22 Feb 2012


Marty Butler of Hillsboro has a timely offering with heavy political undertones which relate to the US.
I have edited his article to better reflect Australia

The people are being bombarded with debates and issues as the politicians parade through the country hoping to make a point. 

It never ceases to amaze me that politicians of all colours seem to have hundreds of light bulbs going off in their heads as they come up with new ways to run the government and the changes they would make if they were in power. 

With all those light bulbs going on during the campaign it's no wonder the bulbs all burn out by the time they actually get into office. 

I also find that it is very difficult to change a politician's light bulb once the idea is burning in their mind.

This got me thinking: How many politicians would it take to change a real bulb? 

So here are seven politically inclined questions about the ability of politicians to change light bulbs. 

I'll write the full question out the first time and then leave off the phrase: "...does it take to screw a light bulb."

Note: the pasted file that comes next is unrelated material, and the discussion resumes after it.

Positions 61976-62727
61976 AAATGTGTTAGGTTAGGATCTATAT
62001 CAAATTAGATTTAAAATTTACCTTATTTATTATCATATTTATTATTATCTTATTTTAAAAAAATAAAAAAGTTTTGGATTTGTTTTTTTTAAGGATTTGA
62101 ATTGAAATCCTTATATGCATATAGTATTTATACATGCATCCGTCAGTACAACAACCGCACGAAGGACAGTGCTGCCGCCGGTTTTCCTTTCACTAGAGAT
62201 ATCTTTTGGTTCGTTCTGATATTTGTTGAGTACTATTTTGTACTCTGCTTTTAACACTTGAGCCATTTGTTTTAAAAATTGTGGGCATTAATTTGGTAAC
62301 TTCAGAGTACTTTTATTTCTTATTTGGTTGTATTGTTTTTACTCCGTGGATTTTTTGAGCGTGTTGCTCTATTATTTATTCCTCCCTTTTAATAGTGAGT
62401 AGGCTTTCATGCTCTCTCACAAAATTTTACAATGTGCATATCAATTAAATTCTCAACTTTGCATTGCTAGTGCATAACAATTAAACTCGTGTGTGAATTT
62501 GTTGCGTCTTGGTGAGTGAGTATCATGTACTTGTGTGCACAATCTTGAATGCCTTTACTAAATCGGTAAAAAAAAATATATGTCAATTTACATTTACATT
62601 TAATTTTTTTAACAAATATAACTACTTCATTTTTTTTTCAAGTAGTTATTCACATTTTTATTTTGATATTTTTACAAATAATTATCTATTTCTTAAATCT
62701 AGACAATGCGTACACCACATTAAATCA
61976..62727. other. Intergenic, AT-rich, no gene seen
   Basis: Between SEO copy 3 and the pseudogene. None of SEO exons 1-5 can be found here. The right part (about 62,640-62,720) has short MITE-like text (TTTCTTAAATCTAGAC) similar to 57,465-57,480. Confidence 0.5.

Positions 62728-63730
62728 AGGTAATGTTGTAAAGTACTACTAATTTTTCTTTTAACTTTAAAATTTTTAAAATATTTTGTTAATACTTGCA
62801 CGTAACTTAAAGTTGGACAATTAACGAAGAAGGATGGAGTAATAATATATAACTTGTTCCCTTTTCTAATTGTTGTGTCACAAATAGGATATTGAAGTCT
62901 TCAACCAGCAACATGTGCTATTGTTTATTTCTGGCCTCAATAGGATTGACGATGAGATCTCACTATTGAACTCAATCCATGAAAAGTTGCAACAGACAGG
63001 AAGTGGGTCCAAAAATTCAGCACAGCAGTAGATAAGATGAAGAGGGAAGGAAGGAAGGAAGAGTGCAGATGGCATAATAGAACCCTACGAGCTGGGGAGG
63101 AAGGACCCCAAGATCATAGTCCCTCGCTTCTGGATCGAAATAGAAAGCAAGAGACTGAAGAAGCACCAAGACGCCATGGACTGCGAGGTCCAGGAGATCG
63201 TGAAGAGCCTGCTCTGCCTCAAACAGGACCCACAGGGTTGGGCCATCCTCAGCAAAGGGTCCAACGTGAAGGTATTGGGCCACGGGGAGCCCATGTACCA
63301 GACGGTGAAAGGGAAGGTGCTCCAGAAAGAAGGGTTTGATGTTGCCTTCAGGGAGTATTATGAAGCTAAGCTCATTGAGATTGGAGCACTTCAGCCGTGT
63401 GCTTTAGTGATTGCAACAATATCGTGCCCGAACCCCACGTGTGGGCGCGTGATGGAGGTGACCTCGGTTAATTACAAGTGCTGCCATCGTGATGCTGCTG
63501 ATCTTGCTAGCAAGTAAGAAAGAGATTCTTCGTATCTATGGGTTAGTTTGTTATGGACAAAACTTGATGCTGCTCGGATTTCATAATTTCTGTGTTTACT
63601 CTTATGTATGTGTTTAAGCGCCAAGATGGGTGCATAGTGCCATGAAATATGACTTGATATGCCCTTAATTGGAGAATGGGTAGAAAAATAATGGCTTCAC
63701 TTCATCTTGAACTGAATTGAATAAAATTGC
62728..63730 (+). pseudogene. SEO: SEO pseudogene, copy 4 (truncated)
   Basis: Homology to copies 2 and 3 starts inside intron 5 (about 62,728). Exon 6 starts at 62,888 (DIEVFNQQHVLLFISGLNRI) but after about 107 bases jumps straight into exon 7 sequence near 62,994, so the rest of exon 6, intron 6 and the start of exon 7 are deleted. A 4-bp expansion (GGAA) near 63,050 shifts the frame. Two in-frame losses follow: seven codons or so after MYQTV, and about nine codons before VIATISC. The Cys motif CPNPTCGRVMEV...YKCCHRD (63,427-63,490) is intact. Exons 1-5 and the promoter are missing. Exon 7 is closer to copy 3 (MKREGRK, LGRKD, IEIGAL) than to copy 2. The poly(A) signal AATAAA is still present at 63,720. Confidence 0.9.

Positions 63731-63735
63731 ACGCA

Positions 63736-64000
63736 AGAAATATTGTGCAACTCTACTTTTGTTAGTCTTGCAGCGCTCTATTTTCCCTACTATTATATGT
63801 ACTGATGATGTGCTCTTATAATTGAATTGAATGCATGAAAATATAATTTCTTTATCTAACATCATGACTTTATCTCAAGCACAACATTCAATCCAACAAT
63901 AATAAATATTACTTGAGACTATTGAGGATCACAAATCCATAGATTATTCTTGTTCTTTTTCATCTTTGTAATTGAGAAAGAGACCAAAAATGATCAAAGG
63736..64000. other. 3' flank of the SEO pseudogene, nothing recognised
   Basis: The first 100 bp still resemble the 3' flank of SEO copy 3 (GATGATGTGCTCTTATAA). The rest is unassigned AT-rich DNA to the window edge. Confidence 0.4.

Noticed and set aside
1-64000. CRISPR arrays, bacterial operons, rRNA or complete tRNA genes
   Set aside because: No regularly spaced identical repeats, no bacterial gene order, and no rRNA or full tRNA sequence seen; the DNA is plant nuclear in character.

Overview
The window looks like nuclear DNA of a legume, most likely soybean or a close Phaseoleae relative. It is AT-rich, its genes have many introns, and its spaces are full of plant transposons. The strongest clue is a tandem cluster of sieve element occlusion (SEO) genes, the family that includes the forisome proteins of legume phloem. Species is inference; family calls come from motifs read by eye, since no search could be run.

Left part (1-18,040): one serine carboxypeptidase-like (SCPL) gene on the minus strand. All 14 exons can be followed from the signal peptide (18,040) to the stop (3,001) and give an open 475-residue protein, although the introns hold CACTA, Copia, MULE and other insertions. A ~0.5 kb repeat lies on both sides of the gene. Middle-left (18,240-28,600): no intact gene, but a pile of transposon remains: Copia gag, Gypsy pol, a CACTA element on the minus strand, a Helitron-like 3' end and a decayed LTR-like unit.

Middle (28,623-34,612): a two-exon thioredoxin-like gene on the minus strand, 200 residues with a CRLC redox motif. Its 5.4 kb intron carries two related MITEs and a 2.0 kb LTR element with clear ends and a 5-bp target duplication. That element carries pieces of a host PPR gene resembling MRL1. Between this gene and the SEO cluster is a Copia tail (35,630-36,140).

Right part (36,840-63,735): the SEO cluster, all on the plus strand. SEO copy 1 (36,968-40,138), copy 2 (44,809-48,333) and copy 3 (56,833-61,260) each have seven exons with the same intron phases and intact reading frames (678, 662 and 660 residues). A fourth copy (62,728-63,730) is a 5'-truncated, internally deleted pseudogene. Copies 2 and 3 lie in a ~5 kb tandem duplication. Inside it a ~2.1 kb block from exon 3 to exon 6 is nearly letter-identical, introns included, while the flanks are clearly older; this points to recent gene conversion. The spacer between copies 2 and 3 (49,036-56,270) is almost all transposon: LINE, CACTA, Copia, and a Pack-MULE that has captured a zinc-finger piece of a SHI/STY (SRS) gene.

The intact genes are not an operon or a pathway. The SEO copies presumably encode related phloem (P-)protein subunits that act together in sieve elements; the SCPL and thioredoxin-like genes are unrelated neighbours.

1. How many Liberals does it take to screw in a light bulb?

Editor's note: we can't print the rest of this answer, but the answer has something to do with people and is, in fact, none). 

2. How many Labour?

 None. "It's really not a question of should we change or not change the light bulb, but more a question of .................? 

3. How many Greens?

 None. If someone wants to sit in the dark, it's his business. 

4. How many Coalition members?

 None. They are all sitting around basking in the glow of the previous light bulb. 

5. How many senior advisers ?

 None. They're supposed to keep the Prime Minister in the dark. 

6. How many Greens?

 None. They refuse to remove the old ones since they are part of the environment. 

7. How many Prime Ministers?

 None because it wasn't a core promise.

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